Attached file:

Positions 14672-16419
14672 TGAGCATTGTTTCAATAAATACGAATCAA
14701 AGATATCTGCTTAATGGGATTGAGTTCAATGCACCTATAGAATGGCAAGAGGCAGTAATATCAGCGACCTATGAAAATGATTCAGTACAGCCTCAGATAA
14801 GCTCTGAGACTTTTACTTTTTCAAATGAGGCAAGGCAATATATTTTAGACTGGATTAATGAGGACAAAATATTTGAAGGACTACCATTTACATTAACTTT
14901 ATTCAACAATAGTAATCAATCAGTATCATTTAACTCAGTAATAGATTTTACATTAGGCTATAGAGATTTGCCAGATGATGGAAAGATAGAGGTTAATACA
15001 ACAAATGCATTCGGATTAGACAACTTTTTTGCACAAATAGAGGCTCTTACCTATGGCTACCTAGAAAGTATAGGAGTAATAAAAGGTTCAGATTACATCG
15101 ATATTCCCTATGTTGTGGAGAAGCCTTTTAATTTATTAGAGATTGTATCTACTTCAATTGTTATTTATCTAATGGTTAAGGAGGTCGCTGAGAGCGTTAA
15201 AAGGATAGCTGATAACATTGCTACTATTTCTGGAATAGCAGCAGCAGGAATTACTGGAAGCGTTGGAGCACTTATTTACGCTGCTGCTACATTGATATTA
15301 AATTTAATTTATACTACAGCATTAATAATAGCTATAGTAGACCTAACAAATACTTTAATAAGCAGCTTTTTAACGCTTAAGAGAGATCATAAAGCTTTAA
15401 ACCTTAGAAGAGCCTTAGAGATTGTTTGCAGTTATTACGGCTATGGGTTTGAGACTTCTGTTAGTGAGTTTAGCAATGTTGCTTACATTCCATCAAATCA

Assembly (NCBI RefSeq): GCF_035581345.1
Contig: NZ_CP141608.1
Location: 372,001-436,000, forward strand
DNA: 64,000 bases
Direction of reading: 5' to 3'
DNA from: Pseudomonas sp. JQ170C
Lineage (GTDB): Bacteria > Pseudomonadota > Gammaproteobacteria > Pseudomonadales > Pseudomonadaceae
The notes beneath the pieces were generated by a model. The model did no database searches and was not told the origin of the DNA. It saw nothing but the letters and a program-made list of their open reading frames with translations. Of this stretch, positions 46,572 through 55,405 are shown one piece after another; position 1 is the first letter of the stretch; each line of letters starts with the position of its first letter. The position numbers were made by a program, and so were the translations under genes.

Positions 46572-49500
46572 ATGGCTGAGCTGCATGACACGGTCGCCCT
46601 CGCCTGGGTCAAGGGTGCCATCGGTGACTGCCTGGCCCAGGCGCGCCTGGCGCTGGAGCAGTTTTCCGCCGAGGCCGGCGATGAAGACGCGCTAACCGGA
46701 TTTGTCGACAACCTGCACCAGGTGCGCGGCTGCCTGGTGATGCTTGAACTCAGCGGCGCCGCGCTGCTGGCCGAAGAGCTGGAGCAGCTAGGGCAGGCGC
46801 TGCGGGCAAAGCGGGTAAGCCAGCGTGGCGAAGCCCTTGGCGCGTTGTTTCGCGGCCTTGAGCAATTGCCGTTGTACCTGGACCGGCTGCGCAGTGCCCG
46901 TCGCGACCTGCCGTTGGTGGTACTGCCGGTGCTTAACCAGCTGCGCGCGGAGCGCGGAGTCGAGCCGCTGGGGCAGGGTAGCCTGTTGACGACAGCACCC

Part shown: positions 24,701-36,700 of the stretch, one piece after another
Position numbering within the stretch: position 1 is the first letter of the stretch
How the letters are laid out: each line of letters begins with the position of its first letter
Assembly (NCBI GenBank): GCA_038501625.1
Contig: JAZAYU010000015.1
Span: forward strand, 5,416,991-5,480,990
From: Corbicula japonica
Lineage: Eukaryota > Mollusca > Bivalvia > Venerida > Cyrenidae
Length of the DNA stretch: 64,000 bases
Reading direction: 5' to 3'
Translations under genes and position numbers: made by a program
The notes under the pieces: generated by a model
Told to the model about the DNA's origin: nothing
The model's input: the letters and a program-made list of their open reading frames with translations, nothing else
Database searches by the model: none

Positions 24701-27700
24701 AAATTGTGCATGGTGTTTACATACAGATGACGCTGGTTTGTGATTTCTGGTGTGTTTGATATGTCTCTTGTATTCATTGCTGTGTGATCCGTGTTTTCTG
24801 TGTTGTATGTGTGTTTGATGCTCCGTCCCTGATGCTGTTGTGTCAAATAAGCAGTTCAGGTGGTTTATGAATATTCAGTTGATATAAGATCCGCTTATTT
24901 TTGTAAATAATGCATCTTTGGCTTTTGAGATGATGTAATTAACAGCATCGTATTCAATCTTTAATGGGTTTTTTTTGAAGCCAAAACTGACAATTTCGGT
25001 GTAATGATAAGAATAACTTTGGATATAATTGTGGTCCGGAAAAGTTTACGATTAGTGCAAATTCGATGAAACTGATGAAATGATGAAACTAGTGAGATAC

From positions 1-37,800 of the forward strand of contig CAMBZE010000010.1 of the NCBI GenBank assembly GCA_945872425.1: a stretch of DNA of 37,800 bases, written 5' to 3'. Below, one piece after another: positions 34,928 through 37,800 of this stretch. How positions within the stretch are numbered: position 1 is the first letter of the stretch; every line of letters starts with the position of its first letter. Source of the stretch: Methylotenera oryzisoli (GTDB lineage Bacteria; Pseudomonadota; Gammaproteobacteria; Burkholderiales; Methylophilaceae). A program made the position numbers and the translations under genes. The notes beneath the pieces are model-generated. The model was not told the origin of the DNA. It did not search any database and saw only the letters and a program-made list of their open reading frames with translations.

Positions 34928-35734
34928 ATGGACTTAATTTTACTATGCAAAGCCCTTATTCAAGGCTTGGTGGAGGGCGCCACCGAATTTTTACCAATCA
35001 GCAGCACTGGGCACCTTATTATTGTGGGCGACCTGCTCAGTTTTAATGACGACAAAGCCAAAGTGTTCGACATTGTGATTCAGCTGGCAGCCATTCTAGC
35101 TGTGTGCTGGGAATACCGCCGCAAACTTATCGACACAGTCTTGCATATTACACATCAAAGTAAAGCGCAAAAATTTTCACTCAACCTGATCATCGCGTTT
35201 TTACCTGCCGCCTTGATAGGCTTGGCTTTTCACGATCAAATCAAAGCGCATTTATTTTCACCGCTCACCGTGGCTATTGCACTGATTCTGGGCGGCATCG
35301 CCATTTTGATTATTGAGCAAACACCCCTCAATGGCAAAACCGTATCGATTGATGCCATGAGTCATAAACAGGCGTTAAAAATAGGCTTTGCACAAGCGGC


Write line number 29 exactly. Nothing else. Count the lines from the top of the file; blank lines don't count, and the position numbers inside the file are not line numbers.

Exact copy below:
Contig: JAZAYU010000015.1